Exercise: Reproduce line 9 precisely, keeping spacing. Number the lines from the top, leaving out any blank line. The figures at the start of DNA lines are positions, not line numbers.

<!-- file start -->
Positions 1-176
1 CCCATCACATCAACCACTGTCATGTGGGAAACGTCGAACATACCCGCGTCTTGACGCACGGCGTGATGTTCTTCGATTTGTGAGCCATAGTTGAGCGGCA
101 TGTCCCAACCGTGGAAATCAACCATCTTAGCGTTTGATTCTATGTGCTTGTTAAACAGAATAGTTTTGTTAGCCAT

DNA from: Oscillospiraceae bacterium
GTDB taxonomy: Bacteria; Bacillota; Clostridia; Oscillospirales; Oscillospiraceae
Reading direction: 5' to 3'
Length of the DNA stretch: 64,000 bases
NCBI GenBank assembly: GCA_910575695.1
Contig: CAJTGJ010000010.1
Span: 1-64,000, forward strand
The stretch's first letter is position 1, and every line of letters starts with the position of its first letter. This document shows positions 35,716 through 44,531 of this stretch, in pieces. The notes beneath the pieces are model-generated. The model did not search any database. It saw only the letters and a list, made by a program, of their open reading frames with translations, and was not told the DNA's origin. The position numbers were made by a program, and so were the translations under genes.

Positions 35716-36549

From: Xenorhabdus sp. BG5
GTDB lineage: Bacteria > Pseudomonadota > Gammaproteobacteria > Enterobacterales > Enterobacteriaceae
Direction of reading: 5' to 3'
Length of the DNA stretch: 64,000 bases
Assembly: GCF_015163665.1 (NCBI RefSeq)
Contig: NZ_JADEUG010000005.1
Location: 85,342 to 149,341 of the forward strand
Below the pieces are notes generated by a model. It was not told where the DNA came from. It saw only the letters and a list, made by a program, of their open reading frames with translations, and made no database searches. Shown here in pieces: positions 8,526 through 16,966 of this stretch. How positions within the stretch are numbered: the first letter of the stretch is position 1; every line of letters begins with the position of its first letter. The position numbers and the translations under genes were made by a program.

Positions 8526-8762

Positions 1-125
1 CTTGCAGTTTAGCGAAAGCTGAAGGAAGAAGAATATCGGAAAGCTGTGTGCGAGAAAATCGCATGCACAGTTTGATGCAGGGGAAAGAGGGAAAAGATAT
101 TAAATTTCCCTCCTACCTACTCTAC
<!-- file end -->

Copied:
Contig: CAJTGJ010000010.1